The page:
Managing stored grain to minimize storage losses

Farm Forum

When grain harvest approaches, it is time to review basic on-farm grain storage principles for maintaining quality of stored commodities. Harvest should include preparation of storage structures to receive grain. Preparation includes several practices that aid in preventing pest infestations from developing within our storage structures.

Multiple practices should be implemented on farm to maximize grain quality. These include using appropriate production and harvest practices, maintenance and proper use of grain handling equipment, drying systems and storage structures. There are four simple steps to maintain post-harvest quality and protect stored grains from insects, weather, rodents, self-heating, molds, mycotoxins, and pesticide residues:

• Sanitation

• Loading

• Aeration

• Monitoring

• Sanitation

Be sure that the storage structure as well as any grain handling equipment (conveyors, wagons, trucks, elevators) are free of leftover grain. Cleanup is most effective when completed in early spring or immediately after bins are emptied. Unnecessary grain residue present during early summer only allows insect infestations to increase during warming temperatures. Even small amounts of moldy or insect-infested grain left in equipment can contaminate a bin of new grain. Repairs such as sealing cracks and/or holes can be completed simultaneously. Old grain being moved to different storage should be screened and, if infested, treated by fumigating.

Always keep areas clean outside around the bin, beneath perforated floors and inside ducts in addition to cleaning the bin. Debris and grain spills outside the bin encourage rodents and insects which can then move in through openings. Keep weeds from growing around bin areas as these sites are ideal for pests to hide. On the inside, sweep or vacuum grain dust and old grain from floors, walls and ceilings where hiding places exist for stored grain insects. A common rule-of-thumb is, “If you can tell what has previously been in the bin, it is not clean”.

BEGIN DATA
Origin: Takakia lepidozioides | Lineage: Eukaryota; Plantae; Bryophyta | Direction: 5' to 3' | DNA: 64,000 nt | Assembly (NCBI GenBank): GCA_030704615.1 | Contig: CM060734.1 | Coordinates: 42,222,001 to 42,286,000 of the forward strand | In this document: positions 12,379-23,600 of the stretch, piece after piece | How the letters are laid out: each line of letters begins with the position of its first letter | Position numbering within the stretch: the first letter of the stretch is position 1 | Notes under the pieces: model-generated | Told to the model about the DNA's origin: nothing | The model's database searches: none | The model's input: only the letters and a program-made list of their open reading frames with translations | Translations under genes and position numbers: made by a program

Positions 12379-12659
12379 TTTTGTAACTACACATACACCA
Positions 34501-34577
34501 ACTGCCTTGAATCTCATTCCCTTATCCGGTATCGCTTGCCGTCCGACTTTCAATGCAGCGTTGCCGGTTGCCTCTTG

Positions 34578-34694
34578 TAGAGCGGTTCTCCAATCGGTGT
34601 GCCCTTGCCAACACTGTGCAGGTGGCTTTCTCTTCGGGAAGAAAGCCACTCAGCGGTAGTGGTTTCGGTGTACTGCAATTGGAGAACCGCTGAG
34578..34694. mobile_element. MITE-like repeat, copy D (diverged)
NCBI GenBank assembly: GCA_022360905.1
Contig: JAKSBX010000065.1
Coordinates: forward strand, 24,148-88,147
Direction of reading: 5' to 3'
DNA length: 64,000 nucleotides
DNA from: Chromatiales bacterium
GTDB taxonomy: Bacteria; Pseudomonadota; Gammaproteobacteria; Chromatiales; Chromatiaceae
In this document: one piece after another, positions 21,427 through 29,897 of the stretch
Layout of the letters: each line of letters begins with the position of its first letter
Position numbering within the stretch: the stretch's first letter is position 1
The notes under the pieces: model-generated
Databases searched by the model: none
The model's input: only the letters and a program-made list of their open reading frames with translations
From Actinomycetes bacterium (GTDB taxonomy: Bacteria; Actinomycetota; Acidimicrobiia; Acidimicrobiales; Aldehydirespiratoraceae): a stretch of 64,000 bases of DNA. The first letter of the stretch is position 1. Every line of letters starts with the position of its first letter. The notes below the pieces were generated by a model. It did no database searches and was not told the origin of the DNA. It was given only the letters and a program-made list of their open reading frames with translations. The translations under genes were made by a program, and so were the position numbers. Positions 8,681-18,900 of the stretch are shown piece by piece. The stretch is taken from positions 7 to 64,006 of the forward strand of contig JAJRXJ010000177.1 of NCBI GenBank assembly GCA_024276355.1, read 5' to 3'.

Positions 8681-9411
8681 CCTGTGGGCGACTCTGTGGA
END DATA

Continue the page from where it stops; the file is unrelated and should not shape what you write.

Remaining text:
In bins where the perforated floor cannot be easily removed, fumigants containing aluminum phosphide, such as Phosfume2 or Weevil-cide, can be applied to control insects in the sub-floor area. Aluminum phosphide is a highly toxic chemical, and as such, all label instructions and safety measures must be carefully adhered to. To use this product, an applicator must be a certified fumigator. Private pesticide applicators require the fumigation endorsement in order to purchase and use these products.

Roof leaks commonly lead to columns of spoiled grain. Check for these leaks by looking for light coming into the bin. Moisture coming into the bin through the seal between the bin and concrete will cause spoilage around the perimeter of the bin at the base. Check the seal since sealants do deteriorate. Water will run away from the seal at the base of the bin wall if the concrete is sloped away from the bin. Also check the seals around the doors and hatches.

After cleaning and repairing, use a residual bin spray to treat the insect surfaces of the bins at least two weeks prior to filling. It is better to treat during the warmer months when insects are active. If treatments were applied more than three months earlier, an additional treatment should be applied two to three weeks before new grain is placed in the bin.

Cleaning the grain

Grain harvested with a clean and properly adjusted combine should also be run through a grain cleaner to further remove fine materials on which insects can feed. Grain with many broken kernels can also be run through a cleaner, but this will lead to additional weight loss. Clean, whole grain helps in insect management, but also is important in proper aeration of the grain mass during drying and storage. If fine materials are not present, air drawn into the grain from outside the bin will move more uniformly through the mass. A grain distributor is extremely helpful in preventing aggregations of fine material by spreading it uniformly across the grain mass. When a distributor is not used, the fine material will concentrate in a column at the center of the grain mass. Because this column is more dense, air will move around it through the less dense grain mass, allowing moisture to build up in the center of the bin. Moisture buildup is the first step in grain quality deterioration.